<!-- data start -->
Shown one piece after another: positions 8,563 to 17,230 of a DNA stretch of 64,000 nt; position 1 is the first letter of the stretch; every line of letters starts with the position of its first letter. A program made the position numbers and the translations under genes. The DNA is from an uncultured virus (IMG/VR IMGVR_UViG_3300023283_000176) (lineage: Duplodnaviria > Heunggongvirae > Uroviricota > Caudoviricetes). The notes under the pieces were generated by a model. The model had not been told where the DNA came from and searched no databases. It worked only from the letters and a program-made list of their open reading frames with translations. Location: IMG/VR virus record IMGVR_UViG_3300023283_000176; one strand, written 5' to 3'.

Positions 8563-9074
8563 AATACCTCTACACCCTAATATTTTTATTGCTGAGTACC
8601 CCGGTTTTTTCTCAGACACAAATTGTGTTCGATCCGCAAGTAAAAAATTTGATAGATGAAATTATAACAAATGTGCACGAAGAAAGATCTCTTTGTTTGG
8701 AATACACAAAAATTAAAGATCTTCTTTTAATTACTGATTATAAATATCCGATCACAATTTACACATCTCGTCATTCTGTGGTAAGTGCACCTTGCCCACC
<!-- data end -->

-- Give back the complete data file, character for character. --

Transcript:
Shown one piece after another: positions 8,563 to 17,230 of a DNA stretch of 64,000 nt; position 1 is the first letter of the stretch; every line of letters starts with the position of its first letter. A program made the position numbers and the translations under genes. The DNA is from an uncultured virus (IMG/VR IMGVR_UViG_3300023283_000176) (lineage: Duplodnaviria > Heunggongvirae > Uroviricota > Caudoviricetes). The notes under the pieces were generated by a model. The model had not been told where the DNA came from and searched no databases. It worked only from the letters and a program-made list of their open reading frames with translations. Location: IMG/VR virus record IMGVR_UViG_3300023283_000176; one strand, written 5' to 3'.

Positions 8563-9074
8563 AATACCTCTACACCCTAATATTTTTATTGCTGAGTACC
8601 CCGGTTTTTTCTCAGACACAAATTGTGTTCGATCCGCAAGTAAAAAATTTGATAGATGAAATTATAACAAATGTGCACGAAGAAAGATCTCTTTGTTTGG
8701 AATACACAAAAATTAAAGATCTTCTTTTAATTACTGATTATAAATATCCGATCACAATTTACACATCTCGTCATTCTGTGGTAAGTGCACCTTGCCCACC